Stevens v. Corelogic, Inc.

Filing 214

ORDER Denying 211 Motion to Re-Taxation Costs. Signed by Judge Cynthia Bashant on 1/11/2017. (dxj)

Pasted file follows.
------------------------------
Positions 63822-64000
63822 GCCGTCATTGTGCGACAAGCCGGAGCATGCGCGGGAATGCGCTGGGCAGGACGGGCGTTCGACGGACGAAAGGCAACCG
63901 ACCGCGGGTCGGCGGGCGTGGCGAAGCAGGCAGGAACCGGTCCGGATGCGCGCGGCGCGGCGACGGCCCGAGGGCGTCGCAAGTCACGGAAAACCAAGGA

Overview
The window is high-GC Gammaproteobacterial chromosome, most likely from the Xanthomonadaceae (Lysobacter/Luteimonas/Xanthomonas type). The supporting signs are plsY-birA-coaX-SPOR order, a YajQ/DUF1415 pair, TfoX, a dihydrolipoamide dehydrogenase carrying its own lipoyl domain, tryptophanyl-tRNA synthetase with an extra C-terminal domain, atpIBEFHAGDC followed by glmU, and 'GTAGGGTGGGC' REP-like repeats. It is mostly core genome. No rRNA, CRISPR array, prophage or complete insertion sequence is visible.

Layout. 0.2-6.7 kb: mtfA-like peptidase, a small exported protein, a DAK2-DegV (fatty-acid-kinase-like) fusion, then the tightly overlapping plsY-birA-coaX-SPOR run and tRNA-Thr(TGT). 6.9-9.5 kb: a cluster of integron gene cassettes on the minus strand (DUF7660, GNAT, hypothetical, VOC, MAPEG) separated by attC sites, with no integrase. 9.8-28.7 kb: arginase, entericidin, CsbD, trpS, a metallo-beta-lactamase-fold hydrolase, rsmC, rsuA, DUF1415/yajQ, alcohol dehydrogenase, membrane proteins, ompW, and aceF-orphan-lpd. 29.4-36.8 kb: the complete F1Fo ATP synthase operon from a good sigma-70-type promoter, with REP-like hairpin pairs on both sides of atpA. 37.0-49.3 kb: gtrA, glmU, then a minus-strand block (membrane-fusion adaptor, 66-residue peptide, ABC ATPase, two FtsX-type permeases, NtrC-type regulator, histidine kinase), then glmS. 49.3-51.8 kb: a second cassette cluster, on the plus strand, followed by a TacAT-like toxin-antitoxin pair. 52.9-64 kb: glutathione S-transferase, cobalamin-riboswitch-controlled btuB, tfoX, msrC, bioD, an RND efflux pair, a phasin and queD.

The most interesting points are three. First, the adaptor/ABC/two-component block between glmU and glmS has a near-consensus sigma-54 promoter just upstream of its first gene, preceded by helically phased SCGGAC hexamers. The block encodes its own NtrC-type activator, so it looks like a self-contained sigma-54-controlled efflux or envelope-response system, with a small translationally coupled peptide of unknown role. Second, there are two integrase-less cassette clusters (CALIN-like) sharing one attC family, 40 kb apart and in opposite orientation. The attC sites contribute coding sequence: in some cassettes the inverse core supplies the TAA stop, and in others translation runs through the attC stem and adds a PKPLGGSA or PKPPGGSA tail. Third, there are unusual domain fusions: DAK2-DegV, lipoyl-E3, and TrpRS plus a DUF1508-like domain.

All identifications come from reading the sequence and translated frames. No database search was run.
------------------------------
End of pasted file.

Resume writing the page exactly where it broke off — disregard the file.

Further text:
Download PDF